Appellant maintains that the verdict of guilty but mentally ill at the time of the crime was contrary to the law and the evidence. It is his contention that the evidence was without conflict and supports only a verdict of not responsible by reason of insanity at the time of the crime. The verdict of guilty but mentally ill is a finding against appellant on the defense of not responsible by reason of insanity, a defense upon which he had the burden of proof by a preponderance of the evidence. Consequently our standard of review on the claim made is that we neither weigh the evidence nor resolve questions of credibility of witnesses, and from this viewpoint we consider whether the evidence is without conflict and leads to but one conclusion, namely one not reached by the trier of fact. Gentry v. State (1984), Ind., 471 N.E.2d 263.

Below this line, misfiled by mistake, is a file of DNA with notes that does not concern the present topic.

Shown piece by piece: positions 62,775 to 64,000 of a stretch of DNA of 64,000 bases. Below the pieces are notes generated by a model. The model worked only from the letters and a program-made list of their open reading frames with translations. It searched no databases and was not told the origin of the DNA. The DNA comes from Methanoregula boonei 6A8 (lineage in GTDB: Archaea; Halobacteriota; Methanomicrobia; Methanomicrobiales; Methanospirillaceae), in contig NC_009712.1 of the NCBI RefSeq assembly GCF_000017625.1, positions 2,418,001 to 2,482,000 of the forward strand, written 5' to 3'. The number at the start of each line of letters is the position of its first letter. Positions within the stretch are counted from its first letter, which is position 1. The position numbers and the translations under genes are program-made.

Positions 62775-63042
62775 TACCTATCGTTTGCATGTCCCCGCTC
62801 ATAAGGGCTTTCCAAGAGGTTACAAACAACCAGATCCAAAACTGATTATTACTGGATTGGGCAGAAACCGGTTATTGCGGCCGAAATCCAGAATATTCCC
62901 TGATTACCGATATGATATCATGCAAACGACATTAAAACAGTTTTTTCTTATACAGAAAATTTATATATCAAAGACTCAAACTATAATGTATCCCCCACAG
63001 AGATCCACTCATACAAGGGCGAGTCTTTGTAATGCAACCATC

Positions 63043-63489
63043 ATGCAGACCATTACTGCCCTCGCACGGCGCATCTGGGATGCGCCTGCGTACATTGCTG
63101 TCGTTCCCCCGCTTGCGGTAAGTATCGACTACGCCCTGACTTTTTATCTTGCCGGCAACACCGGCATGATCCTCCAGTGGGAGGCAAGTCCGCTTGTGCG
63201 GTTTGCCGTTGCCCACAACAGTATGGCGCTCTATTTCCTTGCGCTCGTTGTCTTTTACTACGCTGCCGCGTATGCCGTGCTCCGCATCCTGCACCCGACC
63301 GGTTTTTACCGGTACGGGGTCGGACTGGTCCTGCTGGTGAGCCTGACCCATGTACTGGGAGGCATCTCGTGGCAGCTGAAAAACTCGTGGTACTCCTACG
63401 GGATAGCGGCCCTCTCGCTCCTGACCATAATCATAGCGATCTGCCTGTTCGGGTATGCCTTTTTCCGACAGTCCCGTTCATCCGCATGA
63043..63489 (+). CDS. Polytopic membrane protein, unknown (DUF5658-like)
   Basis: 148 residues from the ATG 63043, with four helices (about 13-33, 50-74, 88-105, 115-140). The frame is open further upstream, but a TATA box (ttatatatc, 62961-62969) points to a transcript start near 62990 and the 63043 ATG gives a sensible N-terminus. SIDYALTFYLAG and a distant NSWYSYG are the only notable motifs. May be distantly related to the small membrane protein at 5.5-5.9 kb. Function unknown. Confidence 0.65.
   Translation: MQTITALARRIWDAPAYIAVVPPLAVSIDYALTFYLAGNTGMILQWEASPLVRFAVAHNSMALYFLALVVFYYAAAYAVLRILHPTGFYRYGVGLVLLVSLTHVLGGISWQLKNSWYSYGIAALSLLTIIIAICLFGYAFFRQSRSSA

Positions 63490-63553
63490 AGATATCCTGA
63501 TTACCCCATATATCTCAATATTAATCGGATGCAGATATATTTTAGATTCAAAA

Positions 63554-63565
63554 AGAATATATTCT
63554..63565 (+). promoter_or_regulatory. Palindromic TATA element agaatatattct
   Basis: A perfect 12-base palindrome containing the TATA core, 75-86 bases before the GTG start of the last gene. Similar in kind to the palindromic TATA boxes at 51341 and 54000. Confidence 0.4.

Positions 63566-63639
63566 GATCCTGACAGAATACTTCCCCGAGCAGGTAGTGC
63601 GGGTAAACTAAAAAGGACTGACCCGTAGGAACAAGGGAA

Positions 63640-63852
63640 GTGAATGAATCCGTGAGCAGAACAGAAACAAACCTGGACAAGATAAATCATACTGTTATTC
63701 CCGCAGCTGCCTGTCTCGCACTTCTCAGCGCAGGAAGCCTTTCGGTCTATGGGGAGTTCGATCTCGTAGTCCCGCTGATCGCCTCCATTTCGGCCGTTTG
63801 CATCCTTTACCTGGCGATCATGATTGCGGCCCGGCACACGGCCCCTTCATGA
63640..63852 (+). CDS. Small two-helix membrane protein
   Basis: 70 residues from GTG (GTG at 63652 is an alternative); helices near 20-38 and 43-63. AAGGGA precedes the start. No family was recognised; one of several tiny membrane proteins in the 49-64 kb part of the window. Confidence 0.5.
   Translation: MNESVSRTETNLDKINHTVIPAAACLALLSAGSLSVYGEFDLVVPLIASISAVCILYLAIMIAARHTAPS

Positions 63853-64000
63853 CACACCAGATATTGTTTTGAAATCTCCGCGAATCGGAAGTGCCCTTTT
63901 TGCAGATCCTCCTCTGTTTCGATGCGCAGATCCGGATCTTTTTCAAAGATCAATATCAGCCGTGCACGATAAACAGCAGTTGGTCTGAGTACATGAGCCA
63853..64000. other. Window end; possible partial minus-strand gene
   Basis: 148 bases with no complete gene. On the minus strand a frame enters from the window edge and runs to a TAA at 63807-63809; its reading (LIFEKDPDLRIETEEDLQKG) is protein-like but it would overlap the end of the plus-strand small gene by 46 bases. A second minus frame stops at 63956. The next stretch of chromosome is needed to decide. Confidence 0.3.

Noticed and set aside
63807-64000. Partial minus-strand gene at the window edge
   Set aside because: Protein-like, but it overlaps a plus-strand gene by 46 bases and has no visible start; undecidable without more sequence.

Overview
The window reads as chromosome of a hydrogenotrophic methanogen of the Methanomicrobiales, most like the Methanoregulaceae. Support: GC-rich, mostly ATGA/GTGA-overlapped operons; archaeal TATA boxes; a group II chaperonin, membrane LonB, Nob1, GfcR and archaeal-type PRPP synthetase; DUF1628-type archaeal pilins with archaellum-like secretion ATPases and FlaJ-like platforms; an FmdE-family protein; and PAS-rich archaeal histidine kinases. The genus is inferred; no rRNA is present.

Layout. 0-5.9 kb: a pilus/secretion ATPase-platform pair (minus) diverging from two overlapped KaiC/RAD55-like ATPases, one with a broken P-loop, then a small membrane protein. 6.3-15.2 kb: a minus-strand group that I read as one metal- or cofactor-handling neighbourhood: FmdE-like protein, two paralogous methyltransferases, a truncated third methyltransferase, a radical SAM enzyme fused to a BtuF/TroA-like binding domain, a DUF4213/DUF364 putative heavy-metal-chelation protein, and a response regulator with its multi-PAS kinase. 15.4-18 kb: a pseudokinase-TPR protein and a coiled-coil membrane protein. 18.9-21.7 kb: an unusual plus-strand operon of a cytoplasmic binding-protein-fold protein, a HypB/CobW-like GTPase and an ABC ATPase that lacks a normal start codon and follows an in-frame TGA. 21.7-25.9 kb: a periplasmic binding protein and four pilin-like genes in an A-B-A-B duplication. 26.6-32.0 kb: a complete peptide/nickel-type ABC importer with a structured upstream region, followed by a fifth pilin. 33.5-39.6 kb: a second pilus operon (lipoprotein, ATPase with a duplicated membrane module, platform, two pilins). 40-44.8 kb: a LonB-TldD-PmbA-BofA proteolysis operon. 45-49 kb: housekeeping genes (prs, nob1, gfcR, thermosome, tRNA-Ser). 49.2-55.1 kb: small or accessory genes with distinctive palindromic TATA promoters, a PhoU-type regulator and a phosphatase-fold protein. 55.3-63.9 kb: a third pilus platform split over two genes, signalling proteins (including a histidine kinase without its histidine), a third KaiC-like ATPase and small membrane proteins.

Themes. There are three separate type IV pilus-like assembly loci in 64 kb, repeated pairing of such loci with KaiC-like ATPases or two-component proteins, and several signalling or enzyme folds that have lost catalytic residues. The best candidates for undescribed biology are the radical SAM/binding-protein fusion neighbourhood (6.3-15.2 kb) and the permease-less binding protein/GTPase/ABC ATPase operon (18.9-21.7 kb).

Lacking substantial capacity, due to mental disease or defect, to appreciate wrongfulness of conduct or to conform conduct to the law, is the basis of the insanity defense, as defined by the statute applicable to this case. I.C. § 35-41-3-6, since amended. Substantial disturbance of thought, feeling, or behavior, together with an impairment of the ability to function due to psychiatric disorder, does not on the other hand satisfy as a basis for the insanity *1021 defense, but would warrant the finding of guilty but mentally ill where guilt was established. I.C. § 35-36-1-1.